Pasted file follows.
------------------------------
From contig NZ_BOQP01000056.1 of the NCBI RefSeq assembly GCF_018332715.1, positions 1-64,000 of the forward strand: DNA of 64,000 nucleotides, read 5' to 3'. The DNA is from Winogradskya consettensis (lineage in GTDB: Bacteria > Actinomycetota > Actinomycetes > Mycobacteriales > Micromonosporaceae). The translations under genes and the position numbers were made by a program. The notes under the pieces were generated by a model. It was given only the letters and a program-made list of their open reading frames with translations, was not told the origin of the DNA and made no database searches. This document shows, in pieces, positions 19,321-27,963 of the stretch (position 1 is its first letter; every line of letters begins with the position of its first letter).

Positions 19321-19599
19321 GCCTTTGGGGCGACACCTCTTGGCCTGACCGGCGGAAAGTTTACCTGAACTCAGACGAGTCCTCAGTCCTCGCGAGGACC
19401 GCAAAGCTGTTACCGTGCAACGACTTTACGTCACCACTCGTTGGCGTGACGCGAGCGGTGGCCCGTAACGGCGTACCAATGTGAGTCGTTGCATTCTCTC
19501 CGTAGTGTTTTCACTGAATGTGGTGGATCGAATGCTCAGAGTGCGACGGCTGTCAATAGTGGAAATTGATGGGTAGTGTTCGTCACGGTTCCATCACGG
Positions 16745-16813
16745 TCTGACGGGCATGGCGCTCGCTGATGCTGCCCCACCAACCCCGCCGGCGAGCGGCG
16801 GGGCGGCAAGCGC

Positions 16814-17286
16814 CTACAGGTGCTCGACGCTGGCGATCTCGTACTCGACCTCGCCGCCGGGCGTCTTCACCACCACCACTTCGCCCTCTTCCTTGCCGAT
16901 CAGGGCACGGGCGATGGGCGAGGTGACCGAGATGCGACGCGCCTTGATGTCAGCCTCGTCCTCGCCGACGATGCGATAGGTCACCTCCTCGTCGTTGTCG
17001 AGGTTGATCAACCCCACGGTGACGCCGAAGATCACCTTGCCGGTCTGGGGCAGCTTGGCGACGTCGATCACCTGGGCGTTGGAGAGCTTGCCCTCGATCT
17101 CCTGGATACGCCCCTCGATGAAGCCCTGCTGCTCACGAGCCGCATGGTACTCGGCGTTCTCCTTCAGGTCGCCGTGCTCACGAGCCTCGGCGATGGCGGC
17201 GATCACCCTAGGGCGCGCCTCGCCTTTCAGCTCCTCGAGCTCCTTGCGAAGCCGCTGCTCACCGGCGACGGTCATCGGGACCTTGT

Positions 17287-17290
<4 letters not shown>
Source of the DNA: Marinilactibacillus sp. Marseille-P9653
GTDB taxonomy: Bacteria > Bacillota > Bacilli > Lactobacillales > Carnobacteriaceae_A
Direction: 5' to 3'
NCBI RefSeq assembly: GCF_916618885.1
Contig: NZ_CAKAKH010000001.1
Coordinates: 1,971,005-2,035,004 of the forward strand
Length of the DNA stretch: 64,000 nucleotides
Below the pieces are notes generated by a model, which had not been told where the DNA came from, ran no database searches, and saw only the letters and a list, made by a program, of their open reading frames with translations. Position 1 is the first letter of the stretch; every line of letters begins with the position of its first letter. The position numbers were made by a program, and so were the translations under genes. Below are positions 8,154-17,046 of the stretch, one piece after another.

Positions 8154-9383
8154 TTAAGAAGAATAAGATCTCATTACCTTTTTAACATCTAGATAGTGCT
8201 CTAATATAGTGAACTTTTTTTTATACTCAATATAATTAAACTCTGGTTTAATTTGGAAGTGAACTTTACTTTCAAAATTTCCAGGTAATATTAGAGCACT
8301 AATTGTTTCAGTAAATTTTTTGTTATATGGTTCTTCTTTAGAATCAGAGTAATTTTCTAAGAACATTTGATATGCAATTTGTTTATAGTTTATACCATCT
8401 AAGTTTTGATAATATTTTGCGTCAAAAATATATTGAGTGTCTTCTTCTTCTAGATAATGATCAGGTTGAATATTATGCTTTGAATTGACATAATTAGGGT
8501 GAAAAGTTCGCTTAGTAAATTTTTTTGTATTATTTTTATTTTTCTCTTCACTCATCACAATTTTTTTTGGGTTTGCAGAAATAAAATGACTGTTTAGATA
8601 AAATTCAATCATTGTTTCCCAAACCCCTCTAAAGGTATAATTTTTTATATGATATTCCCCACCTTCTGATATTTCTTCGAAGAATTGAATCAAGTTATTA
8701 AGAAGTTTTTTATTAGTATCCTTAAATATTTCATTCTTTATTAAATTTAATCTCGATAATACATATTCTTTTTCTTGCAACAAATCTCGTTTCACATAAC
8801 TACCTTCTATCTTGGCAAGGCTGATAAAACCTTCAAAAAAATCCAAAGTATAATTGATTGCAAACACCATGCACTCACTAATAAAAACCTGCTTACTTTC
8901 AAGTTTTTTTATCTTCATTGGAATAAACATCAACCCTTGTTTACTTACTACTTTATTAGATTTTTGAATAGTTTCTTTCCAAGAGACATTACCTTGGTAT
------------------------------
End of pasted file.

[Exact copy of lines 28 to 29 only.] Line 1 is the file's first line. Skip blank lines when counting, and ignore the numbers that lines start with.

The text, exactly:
8301 AATTGTTTCAGTAAATTTTTTGTTATATGGTTCTTCTTTAGAATCAGAGTAATTTTCTAAGAACATTTGATATGCAATTTGTTTATAGTTTATACCATCT
8401 AAGTTTTGATAATATTTTGCGTCAAAAATATATTGAGTGTCTTCTTCTTCTAGATAATGATCAGGTTGAATATTATGCTTTGAATTGACATAATTAGGGT